Sense and Sensibility meets Perry Mason, based on a true story Once the reader gathers enough skill to decipher the vernacular and stilted narratives and dialogue of that day, an enjoyable tale written early enough in the 19th century as to avoid the silliness of late 19th century Romanticism The parallels to Jane Auten s work are many, especially the relationship of the wise and foolish sisters Interestingly, Austen and Scott wrote almost simultaneously, yet his work seems dated than hersMy first Walter Scott Encouraged to try .A very good read.

  5. says:

    A good Walter Scott novel, loosely based on real facts Jeanie Deans, the main character, can be considered as C.S.Lewis remarked one of the perfect women in literature The novel slacks its pace between chapters 39 and 49, but rushes forth to a surprising ending in the last three chapters.

  6. says:

    DNF Could not get through this without a literature guide, and I d rather just read for pleasure and pick books I actually understand.

  7. says:

    I thought I would read this famous book as a sort of duty like I shall one day read Ulysses Other reviewers will be able to explain why, but I just found it an utter delight Basically a road movie but with tremendously vivid portrayals of the whole of Britain in the 18th Century, locks of macabre detail, great Gothic set pieces and an immensely sympathetic central figure I think I learned that Scott is nothing like I thought he would be like I dreaded the proclaimed long introduction but found it to be a witty at times genuinely comical setting out of the fictitious lost manuscript that Scott uses as the basis for his tale I doubt if anyone is fooled, but the scenes he draws in that early section of the book the pompous schoolteacher, the capsising of the coach, the breezy young lawyers Scott himself , the gathering in the inn are all drawn with the same humour and vigour he brings to recounting the various happenings on his heroine s long journey south and back to Edinburgh It was just great.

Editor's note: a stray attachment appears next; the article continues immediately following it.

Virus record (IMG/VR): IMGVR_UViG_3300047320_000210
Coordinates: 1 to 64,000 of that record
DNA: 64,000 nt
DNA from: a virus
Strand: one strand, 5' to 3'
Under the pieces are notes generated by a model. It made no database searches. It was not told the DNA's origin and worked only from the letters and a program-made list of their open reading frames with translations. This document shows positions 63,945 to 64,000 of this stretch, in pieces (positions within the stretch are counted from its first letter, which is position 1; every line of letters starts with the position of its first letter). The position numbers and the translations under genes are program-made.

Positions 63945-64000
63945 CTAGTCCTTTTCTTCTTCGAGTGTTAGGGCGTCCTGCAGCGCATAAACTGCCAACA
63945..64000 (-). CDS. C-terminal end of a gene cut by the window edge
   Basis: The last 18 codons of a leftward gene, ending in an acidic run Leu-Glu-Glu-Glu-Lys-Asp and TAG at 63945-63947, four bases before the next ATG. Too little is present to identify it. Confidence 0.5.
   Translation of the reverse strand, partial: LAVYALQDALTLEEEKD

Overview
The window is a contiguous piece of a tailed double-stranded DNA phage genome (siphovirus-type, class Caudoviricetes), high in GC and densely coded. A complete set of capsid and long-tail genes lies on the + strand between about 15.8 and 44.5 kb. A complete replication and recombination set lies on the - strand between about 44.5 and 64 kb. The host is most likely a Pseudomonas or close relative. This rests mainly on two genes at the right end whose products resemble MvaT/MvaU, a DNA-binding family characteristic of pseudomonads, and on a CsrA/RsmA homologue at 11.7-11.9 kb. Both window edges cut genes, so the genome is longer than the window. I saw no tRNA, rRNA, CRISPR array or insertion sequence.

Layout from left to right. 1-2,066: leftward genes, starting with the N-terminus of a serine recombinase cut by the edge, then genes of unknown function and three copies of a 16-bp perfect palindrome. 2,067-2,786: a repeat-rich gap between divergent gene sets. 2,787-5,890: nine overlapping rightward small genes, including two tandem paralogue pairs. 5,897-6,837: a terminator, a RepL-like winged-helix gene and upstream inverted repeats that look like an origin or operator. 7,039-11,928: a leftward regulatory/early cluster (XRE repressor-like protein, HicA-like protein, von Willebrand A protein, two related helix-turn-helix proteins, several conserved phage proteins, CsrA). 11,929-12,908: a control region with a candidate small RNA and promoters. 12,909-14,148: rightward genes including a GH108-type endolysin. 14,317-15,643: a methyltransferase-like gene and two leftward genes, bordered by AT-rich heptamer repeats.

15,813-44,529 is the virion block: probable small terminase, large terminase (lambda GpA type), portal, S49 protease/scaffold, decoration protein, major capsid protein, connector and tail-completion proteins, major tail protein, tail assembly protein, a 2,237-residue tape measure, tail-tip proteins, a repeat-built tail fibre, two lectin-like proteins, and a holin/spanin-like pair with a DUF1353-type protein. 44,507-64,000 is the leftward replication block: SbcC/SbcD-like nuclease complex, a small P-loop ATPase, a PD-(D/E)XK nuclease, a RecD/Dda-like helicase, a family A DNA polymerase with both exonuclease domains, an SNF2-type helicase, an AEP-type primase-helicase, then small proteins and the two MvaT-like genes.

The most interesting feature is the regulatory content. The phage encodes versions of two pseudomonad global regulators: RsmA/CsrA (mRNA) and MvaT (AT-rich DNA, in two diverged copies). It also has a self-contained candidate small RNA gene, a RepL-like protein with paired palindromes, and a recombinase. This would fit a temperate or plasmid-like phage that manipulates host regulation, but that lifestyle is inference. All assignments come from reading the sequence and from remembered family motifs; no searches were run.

8. says:

    My favorite Scott There s a very powerful scene where the girl drags herself across an outer landscape that is a complete mirror of her inner state the entire book is than worth it for that one scene.

  9. says:

    Longer review to follow This is pretty difficult to rate On the one hand, I m fascinated by how much background information and historical depth Scott has managed to fit into this novel, on the other hand there s the plot which starts in a very roundabout way and ends about 80 pages before the actual novel ends Just in case anyone is confused by the large jump from page 490 to done the actual novel is around 530 pages, the rest are notes and a Scots glossary